What makes Halsey unique is how she transitions from one era to the next, blending hers together rather than erasing old parts of herself. Could you imagine Taylor Swift — after killing off the Old Taylor for Reputation — playing exclusively Red album cuts at a concert? Or post-Joanne Lady Gaga performing Artpop in full? Halsey, by contrast, closed both Webster Hall shows with “Is There Somewhere,” a song off Room 93 that never made it to any of her albums but is forever beloved by stans who’ve been cheering for her since day one. (It similarly speaks volumes that she did not play “Closer,” the Chainsmokers collaboration that earned Halsey her first No. 1 hit, once.)

She painted her way through her Saturday Night Live performance of “Eastside,” her collaboration with Benny Blanco and Khalid, as a nod to her artistic childhood growing up in New Jersey. In the same episode, she called out G-Eazy for allegedly cheating on her via a haunting performance of “Without Me.” (Mentioning “scissors” in “Nightmare” is also a reference to their “Him & I” collab.) She speaks frankly about her experiences with bipolar disorder, endometriosis, and the miscarriage she had at the beginning of her career. In fact, she’s making a mini-doc about reproductive rights and broadcasted a pro-choice message during her first live performance of “Nightmare.”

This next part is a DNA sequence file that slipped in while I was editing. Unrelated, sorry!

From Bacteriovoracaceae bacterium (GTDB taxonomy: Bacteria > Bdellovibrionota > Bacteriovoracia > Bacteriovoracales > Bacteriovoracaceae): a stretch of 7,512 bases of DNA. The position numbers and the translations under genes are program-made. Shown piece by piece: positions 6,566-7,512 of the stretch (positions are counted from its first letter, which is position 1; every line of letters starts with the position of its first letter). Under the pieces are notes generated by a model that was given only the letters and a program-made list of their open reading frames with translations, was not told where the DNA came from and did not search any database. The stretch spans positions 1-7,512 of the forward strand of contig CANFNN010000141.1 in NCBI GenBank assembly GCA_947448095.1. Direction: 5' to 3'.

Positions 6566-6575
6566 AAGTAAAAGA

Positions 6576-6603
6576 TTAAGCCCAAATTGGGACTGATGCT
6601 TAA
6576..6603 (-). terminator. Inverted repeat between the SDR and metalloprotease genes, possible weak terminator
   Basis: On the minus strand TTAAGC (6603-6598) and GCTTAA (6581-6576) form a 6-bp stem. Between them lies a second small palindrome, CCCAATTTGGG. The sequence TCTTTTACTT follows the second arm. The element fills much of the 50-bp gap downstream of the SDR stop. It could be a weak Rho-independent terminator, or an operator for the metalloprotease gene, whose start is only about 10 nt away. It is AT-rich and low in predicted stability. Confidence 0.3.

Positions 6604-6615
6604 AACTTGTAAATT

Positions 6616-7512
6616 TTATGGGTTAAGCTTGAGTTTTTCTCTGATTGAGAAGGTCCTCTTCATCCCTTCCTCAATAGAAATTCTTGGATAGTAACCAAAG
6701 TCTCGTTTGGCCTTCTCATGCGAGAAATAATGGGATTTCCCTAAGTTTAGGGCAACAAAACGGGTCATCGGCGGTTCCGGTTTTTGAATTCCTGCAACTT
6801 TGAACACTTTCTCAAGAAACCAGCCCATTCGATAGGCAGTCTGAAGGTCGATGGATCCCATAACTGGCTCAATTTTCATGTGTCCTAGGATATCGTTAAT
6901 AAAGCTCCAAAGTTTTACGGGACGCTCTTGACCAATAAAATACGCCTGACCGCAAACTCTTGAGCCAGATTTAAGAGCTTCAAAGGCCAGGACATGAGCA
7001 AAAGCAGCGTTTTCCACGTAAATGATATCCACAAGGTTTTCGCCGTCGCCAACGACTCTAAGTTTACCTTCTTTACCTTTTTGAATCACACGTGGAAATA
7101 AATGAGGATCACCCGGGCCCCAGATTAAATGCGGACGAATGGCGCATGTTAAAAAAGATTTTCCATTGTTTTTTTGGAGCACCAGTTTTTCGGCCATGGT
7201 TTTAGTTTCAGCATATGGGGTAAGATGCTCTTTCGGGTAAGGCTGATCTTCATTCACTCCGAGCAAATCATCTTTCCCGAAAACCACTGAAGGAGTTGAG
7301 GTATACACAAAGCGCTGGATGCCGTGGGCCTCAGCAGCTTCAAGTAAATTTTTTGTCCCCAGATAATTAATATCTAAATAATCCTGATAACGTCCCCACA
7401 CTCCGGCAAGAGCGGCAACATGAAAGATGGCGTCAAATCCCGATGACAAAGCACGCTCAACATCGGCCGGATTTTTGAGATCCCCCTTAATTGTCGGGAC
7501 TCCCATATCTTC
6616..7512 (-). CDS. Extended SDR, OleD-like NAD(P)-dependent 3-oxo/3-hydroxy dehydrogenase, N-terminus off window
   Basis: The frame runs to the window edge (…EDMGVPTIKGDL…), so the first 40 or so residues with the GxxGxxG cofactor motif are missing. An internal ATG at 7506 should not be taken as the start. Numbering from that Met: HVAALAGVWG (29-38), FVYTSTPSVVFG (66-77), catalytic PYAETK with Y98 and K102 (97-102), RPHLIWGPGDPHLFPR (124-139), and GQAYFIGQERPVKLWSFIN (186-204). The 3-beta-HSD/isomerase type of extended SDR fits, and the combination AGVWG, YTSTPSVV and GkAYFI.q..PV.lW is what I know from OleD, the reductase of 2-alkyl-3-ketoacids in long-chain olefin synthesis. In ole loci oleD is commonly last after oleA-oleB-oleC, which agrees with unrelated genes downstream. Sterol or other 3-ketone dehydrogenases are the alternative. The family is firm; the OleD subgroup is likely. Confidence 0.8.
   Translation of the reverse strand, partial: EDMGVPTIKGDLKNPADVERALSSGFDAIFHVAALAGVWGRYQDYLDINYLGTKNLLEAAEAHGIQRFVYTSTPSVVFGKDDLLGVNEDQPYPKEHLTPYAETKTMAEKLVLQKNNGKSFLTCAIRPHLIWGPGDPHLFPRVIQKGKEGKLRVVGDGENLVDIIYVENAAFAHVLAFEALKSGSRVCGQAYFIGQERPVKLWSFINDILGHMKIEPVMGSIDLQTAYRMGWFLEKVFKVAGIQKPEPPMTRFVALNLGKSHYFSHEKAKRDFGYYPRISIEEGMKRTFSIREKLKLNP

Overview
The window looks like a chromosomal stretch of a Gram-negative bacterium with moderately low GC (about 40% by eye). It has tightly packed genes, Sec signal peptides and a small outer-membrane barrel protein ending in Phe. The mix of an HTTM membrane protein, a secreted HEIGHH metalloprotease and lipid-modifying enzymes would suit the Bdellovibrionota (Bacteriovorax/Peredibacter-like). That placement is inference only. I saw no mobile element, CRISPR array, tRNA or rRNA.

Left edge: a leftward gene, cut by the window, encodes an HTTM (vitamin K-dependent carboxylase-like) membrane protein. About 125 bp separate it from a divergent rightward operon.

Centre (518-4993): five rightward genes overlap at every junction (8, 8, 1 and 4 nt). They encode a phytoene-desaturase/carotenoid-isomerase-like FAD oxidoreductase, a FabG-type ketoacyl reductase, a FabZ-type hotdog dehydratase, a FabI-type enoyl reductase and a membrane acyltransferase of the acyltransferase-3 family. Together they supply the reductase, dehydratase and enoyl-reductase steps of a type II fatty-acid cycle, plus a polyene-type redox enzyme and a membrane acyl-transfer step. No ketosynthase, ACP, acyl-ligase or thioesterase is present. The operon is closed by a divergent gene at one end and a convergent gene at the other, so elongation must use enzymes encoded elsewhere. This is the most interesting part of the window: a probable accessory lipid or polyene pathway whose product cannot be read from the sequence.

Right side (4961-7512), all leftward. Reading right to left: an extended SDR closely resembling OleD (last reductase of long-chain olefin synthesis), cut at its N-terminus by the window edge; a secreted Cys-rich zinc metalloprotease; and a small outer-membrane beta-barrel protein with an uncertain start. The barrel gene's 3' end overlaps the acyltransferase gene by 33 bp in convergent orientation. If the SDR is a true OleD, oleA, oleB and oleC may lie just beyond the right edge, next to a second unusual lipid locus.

“It’s really fucking hard every day to be the person that you guys believe that I am,” she revealed onstage. “It’s not easy all the time. Sometimes I fuck it up and I make mistakes… I have absolutely no idea why you picked me. And sometimes I look at other musicians, I look at my peers, I look at my idols, and I think to myself, wow, they are made of some kind of stardust that I am not made of and never will be made of.”

Channeling pain into art isn’t anything new, but Halsey’s approach — revisiting old albums, infusing elements of her 17-year-old self into everything she releases today — feels like a refreshing reminder that no matter how many times we cut our hair, move to new cities, or delete old Instagram posts, our past follows us and influences who we are today. The lines between “eras” in life are often blurry. As Halsey proves, if we embrace the things that haunt us instead of running from them, we can turn them into something beautiful.